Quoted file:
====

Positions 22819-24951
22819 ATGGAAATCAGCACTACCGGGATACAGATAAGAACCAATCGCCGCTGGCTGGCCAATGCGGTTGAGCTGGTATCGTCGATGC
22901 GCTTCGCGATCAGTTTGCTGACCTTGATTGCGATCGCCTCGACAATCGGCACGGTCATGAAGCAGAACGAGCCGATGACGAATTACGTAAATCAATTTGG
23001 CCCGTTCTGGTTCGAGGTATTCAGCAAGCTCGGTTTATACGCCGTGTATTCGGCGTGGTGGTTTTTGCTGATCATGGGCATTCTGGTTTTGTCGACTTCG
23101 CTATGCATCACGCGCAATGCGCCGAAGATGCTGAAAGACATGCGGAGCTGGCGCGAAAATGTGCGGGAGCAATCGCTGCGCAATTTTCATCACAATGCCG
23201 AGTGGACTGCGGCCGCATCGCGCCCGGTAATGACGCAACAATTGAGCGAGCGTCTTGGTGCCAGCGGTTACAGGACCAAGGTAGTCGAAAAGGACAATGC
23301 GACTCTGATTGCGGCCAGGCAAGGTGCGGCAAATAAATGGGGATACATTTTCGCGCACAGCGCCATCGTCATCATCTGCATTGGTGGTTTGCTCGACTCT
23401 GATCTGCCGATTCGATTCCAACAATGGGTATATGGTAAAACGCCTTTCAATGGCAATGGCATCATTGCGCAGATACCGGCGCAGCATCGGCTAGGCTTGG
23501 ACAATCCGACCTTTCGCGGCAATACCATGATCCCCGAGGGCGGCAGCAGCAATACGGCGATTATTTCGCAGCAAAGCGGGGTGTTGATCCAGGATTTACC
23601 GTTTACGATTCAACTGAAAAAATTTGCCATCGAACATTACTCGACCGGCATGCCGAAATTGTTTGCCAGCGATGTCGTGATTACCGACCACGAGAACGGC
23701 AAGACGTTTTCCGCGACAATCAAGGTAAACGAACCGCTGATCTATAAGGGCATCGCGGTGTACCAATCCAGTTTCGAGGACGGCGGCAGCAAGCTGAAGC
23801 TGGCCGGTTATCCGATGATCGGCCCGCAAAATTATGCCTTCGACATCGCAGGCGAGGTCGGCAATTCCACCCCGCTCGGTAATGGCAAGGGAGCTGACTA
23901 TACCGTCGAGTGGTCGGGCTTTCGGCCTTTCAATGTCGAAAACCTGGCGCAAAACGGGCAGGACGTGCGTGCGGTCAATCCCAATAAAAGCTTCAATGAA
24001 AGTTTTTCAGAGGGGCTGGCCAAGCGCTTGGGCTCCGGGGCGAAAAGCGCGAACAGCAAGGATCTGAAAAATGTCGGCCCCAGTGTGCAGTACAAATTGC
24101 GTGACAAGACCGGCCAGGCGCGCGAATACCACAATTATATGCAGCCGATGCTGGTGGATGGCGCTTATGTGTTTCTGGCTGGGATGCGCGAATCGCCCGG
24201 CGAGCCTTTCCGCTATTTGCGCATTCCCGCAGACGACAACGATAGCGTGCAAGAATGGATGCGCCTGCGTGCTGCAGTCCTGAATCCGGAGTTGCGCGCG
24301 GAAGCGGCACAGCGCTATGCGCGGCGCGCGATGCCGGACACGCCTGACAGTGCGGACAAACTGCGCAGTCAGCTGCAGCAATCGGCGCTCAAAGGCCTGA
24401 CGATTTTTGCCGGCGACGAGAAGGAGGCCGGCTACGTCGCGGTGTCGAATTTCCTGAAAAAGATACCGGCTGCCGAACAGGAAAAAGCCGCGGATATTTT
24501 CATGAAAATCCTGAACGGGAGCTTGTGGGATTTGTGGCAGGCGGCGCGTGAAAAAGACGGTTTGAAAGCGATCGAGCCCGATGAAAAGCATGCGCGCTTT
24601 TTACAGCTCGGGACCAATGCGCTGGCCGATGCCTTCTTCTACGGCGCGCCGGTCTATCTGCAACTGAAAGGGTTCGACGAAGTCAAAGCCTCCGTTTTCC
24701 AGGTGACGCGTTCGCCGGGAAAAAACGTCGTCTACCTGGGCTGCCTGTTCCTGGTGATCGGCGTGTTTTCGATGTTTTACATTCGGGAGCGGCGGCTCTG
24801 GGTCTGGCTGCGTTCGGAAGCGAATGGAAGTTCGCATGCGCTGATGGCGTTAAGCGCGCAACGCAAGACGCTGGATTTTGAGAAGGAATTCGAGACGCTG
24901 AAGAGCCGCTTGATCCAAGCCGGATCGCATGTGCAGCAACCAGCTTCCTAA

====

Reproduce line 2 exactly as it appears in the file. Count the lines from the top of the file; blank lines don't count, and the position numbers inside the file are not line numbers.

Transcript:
22819 ATGGAAATCAGCACTACCGGGATACAGATAAGAACCAATCGCCGCTGGCTGGCCAATGCGGTTGAGCTGGTATCGTCGATGC